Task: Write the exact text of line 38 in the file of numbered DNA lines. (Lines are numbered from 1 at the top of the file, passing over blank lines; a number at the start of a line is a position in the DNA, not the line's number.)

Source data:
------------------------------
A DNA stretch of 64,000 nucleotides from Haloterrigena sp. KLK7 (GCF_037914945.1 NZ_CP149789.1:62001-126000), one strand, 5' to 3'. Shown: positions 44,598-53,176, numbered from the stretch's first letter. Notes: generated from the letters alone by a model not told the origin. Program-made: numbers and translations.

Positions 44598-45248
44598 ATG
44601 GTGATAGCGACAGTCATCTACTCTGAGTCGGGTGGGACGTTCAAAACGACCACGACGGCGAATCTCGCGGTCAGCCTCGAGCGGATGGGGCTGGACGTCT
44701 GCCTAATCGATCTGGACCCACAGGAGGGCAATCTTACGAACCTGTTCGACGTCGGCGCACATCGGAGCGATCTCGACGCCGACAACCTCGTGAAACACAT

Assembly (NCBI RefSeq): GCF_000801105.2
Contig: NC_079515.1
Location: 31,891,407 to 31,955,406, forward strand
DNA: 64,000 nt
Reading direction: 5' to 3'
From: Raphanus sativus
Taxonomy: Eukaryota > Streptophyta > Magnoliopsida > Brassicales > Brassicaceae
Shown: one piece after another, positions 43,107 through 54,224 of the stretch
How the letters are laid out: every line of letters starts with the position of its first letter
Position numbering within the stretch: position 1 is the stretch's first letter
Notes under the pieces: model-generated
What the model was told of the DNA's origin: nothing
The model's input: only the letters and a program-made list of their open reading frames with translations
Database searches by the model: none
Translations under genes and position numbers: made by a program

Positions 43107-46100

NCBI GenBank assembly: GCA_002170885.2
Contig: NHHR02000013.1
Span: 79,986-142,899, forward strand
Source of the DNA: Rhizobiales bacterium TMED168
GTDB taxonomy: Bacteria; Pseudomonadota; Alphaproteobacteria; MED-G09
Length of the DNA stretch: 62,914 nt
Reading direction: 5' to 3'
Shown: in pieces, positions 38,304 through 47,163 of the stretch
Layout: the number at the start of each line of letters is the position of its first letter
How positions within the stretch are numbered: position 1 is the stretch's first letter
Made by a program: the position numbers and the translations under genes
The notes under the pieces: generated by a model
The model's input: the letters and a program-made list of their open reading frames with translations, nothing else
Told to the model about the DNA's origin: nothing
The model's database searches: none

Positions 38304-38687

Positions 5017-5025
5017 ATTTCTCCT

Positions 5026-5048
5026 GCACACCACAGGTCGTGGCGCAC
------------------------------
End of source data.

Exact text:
Positions 5017-5025